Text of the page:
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'In his depiction of Richard III Shakespeare has created much more than a simple theatrical villain.' Discuss

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RICHARD III 'IN HIS DEPICTION OF RICHARD SHAKESPEARE HAS CREATED MUCH MORE THAN A SIMPLE THEATRICAL VILLAIN.' DISCUSS Richard is a cruel, corrupt, manipulative, ruthless murderer; as well as a master of deception. However he is not just a trunk of the most evil qualities. Outwardly he appears to be a deformed monster, yet he is as cunning and determined as the cruellest of villains, his rhetoric is beautifully agile and his wit is of the darkest kind, yet he remains greatly entertaining. The manner in which he achieves his goal is quite superb, reaching the throne not purely by butchery but also exploiting the weaknesses of those around him. Richard is a tyrant brought up in a background of betrayal and civil unrest; however, what makes Shakespeare's portrait so entertaining is Richard's humour and wit. Richard III is a multifaceted study of political aspiration and corruption. The majority of Shakespeare's information about Richard III came from Holinshed's Chronicle, first published in 1578 in it Richard is described as many things. He was described as being witty however Holinshed also described him as weak, '...in bodie and prowesse'. This shows where Shakespeare obtained the image of Richard being deformed. Holinshed also described Richard as being. ' malicious, wrathfull and enuious'. Therefore we cannot blame Shakespeare for the image that he grafts on Richard, however, it did not do Shakespeare any harm in slightly corrupting the true image of Richard. When Shakespeare wrote Richard III Elizabeth 1st was on the throne. She was a direct descendant of Henry 7th otherwise known as Richmond in the play. Therefore Shakespeare could do no harm in saying that the monarch's ancestor was a great, noble man who fought against evil and succeeded. In this way I believe that it is acceptable to regard Richard III as a piece of pro-Tudor propaganda. Richard III also deals with a key political issue. ...read more.


When lady Anne firstly begins to think Richard is a cruel, corrupt, picture of evil she expresses this when she says: 'Villain, though know'st nor maw of God nor man: No beast so fierce but knows some touch of pity' Richard counters this by 'playing innocent' McKlellan's acting in this scene was superb and he was very convincing as being innocent, and so he says, 'But I know none. An therefore am no beast' When he states this Lady Anne finds this deeply amusing that someone of Richard's evil could possible be kind. She gets worked up and says that it is 'wonderful, when the devil tell the truth!' It is then when Richard finally says his supreme line to win Lady Anne over, 'More wonderful, when angels are so angry. Vouch safe, divine perfection of a woman,' In the rest of the scene Richard threatens to take his own life if lady Anne does not love him and in this way he woos her over. This shows how corrupt Richard is if he thinks that he can woo a woman after killing her father and husband, however even more corrupt may even be the fact that he succeeds. The next major scene is Act III scene 4, which is at first about the meeting of the council and eventually Hastings's death. The scene starts with the council being in session. Richard, distracted by his own superstitions withdraws to confer with Buckingham about Hastings. They re-enter the council room, he is enraged and is clamouring about plots against himself, it is at this point when Hastings unfortunately speaks reassuringly to Richard. It is at this point where Richard shows how merciless he truly is; Richard accuses Hastings of protecting the supposed plotters and sentences him to death. It is notable that Richard exploits anything, in this case superstitions: 'Look how I am bewitched; behold, mine arm Is like a blasted sapling wither'd up. ...read more.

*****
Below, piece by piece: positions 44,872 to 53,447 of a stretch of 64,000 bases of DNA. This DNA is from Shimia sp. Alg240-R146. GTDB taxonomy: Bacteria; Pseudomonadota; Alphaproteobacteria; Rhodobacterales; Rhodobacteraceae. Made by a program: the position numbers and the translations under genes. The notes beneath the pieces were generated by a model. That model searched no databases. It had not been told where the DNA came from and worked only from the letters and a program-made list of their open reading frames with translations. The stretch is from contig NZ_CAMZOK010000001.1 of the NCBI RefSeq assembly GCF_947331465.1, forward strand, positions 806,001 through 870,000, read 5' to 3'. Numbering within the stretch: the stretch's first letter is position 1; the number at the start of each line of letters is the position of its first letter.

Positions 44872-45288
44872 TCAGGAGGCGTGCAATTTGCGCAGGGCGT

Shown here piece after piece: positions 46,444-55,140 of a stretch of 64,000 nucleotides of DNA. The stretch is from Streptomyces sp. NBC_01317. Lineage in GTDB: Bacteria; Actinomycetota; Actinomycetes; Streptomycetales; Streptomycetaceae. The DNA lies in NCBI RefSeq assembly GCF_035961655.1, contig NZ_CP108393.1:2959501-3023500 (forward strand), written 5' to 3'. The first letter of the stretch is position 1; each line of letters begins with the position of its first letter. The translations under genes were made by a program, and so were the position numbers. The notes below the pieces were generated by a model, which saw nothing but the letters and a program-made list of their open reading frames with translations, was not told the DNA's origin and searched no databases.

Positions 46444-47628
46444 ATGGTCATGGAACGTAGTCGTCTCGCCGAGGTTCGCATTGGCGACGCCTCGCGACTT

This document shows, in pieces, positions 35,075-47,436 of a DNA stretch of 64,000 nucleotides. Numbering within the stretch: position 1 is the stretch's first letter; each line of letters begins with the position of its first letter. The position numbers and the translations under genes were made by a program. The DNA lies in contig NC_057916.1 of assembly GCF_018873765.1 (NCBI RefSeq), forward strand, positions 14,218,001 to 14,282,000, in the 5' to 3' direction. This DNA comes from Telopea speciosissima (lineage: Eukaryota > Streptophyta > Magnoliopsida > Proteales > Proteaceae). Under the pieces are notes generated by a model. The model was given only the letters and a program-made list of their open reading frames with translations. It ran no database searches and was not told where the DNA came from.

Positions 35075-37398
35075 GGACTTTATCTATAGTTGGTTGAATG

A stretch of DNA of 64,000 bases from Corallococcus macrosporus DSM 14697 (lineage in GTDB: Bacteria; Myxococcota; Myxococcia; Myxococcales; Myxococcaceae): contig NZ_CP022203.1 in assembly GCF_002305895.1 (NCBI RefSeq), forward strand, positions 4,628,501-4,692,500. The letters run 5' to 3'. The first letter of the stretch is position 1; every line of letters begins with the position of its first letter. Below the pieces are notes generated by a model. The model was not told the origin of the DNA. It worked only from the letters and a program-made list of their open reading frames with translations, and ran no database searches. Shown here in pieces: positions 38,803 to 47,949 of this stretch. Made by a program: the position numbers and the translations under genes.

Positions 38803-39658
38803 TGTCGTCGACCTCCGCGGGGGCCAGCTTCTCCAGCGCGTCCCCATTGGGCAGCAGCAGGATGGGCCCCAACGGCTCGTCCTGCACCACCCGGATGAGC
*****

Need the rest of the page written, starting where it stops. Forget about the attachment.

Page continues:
When Richard's Jeep gets stuck in the mud Richard utters the famous words, 'A horse! A horse! My kingdom for a horse!' Richard is then pursued to the top of the power station by and eager Richmond who is carrying a revolver in his hand. When they confront each other Richard utters the following words and throws himself off the top whilst he is falling music plays and Richard plummets to his death with a sly grin fixed upon his face, 'March on, join bravely, let us to't pel-mell, If not to heaven, then hand in hand to hell.' The fact that Richard was in control of his own destiny and killed himself is another, very 'theatrical villain' like move. Hitler and his regime have obviously been implemented in the film and like Hitler Richard instead of letting his enemy have the pleasure of taking his life he took his own. In conclusion, there are many qualities that make Richard so resistible to any audience, a modern audience can understand and associate him to many modern commanders and the classical audience could dream of a leader like Richard. Richard is full of the qualities it takes to be an excellent villain; he has charisma; he is self-confident; he is merciless and he is exceptionally funny. His cold heartedness just adds to his humour and this is what makes him so enjoyable to watch. Hi wins over the audience's admiration my addressing them directly in his soliloquies. He is a master of deceit and in many ways, yes, he is a classical theatrical villain. However, there is something that separates Richard from the rest. Maybe it is his excessive cruelty, his ability to crack a joke while plotting his brother's death, or his ability to get what he wants. It is difficult to name exactly what makes Richard different however, one thing is for sure; it is the kind of difference that is uniquely Shakespearean in its depth and complexity. Mufadal Jiwaji - 10T 30th October 2002 1 ...read more.

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